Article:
Blog: The Educated Reporter


The Educated Reporter

EWA's blog about education issues and topics from a journalist's perspective. The Educated Reporter is anchored by Emily Richmond with contributions from EWA staff and guests.

EWA’s blog about education issues and topics from a journalist’s perspective. The Educated Reporter is anchored by Emily Richmond with contributions from EWA staff and guests.

Blog: The Educated Reporter

EWA Tip Sheet: School Finance Reporting Tools and Databases
Learn how to find and use school-level spending data.

School funding can be very murky terrain to navigate for journalists. When the Every Student Succeeds Act took effect during the 2017-18 school year, it became a bright spot for data advocates. Under the federal K-12 education law, school districts across the U.S. were required to disclose school-level spending for the first time.

EWA Radio

The Hopes and Fears of Teenagers
How listening to young people might improve college and job training programs intended to help them reach better futures (EWA Radio Episode 291)

photo of Dino Sabic by Kathleen Greeson for EdSurge

“People can’t tell me what they’re going to college for. But they put themselves in thousands and thousands and thousands of dollars of debt—that doesn’t sound like it makes any sense. That’s like buying a car and not knowing how to drive.”

EWA Radio

What’s Next for School Police?
As the COVID-19 pandemic wanes, school safety is once again a front-burner issue (EWA Radio Episode 290)

illustration of police in from of school by Mary Ann Lawrence/USA TODAY

In the early months of the pandemic, many districts were rethinking their policies and practices around campus safety. Now, with buildings reopened and some educators reporting a rise in bad behavior, the conversation is once again shifting to how to best keep children safe, and what role – if any – school police should have on campus.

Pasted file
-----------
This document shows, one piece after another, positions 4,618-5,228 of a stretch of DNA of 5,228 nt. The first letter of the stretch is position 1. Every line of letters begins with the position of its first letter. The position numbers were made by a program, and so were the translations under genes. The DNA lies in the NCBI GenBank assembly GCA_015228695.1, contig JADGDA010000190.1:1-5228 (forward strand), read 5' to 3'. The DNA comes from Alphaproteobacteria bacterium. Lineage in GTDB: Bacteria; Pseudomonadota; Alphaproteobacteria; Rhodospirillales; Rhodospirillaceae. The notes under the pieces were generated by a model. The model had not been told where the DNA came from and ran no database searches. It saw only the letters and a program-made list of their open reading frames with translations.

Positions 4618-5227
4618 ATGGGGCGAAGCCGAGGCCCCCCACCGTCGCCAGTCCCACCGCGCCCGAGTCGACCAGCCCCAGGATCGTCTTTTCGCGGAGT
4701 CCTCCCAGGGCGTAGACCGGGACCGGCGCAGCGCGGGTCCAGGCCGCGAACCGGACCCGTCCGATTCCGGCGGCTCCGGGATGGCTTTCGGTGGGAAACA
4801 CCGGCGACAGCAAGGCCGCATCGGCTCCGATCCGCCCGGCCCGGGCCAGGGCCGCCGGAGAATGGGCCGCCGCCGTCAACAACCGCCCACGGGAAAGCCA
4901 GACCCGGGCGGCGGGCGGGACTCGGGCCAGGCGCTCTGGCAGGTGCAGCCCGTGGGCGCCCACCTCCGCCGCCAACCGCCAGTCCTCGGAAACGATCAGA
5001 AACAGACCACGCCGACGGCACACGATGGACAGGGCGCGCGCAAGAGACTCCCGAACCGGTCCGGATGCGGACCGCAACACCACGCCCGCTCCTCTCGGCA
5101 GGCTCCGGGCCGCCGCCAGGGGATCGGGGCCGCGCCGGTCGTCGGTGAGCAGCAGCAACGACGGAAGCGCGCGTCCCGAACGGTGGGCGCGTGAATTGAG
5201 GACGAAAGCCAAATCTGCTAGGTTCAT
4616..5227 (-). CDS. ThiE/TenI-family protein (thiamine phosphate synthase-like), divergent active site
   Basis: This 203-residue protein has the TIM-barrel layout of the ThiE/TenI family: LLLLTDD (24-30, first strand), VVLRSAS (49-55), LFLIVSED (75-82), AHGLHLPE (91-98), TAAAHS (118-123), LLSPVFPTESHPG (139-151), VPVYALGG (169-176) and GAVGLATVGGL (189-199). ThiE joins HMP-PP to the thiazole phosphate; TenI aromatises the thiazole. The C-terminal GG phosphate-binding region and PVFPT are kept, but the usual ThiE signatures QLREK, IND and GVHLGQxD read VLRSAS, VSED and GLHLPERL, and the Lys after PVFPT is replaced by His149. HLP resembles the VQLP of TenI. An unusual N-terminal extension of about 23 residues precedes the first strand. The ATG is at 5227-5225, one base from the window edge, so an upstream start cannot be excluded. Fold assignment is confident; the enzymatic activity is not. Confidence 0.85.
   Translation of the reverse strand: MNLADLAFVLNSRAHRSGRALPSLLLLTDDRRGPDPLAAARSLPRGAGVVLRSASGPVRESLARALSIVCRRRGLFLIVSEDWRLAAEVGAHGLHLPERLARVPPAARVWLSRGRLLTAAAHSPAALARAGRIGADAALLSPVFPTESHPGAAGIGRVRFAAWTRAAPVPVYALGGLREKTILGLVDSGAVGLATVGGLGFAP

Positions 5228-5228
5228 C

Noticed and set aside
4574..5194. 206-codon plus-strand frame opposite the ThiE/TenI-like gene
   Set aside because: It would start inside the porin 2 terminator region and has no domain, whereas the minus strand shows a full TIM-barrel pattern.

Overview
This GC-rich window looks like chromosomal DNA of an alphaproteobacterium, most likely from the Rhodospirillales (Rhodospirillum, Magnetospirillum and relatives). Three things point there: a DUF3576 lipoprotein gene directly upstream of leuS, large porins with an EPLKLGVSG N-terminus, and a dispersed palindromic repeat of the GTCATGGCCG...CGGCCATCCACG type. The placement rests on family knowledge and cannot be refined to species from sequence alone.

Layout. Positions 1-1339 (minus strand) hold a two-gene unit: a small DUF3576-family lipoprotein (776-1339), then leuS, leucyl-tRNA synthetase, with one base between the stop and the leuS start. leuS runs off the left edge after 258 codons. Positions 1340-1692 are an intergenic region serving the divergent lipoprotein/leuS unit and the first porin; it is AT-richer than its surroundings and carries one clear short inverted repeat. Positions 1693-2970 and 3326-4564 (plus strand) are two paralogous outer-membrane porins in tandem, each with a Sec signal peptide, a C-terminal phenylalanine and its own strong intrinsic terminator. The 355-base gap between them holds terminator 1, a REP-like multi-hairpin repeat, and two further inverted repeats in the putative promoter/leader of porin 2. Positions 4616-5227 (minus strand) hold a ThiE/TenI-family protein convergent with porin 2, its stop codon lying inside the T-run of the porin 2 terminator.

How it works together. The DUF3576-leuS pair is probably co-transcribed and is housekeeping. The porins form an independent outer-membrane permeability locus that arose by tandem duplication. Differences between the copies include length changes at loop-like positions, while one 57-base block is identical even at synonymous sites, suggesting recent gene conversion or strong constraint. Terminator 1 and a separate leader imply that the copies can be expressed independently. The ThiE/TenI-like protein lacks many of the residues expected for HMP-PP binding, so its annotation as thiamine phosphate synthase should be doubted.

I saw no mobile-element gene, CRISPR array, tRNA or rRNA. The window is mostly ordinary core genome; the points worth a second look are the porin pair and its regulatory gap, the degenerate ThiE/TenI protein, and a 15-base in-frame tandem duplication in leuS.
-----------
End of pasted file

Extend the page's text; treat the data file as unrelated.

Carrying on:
Blog: The Educated Reporter

Education Labs: The Past, Present and Future of Grant-Funded Journalism Units
“Community-funded journalism is not a silver bullet, but it’s potential support that can help you cover important service journalism.”

Some hope is rising amid the financial destruction that has decimated the newsrooms of local for-profit newspapers. At least five legacy news outlets have expanded their education coverage by raising grant funding in the last several years. 

Of course, nonprofit news organizations are nothing new, considering The Associated Press is a 176-year-old cooperative. But these new projects are creating unusual hybrids: grant-funded reporting teams within traditional for-profit companies. 

Blog: The Educated Reporter

2022 New to the Beat Gathers Rookies for EWA’s First In-Person Event in 2 Years
The program provides mentorship and professional development to journalists with less than two years experience covering education.

The Education Writers Association kicked off the 6th annual New to the Beat program on Feb. 27, providing mentorship and professional development to journalists with less than two years experience covering education.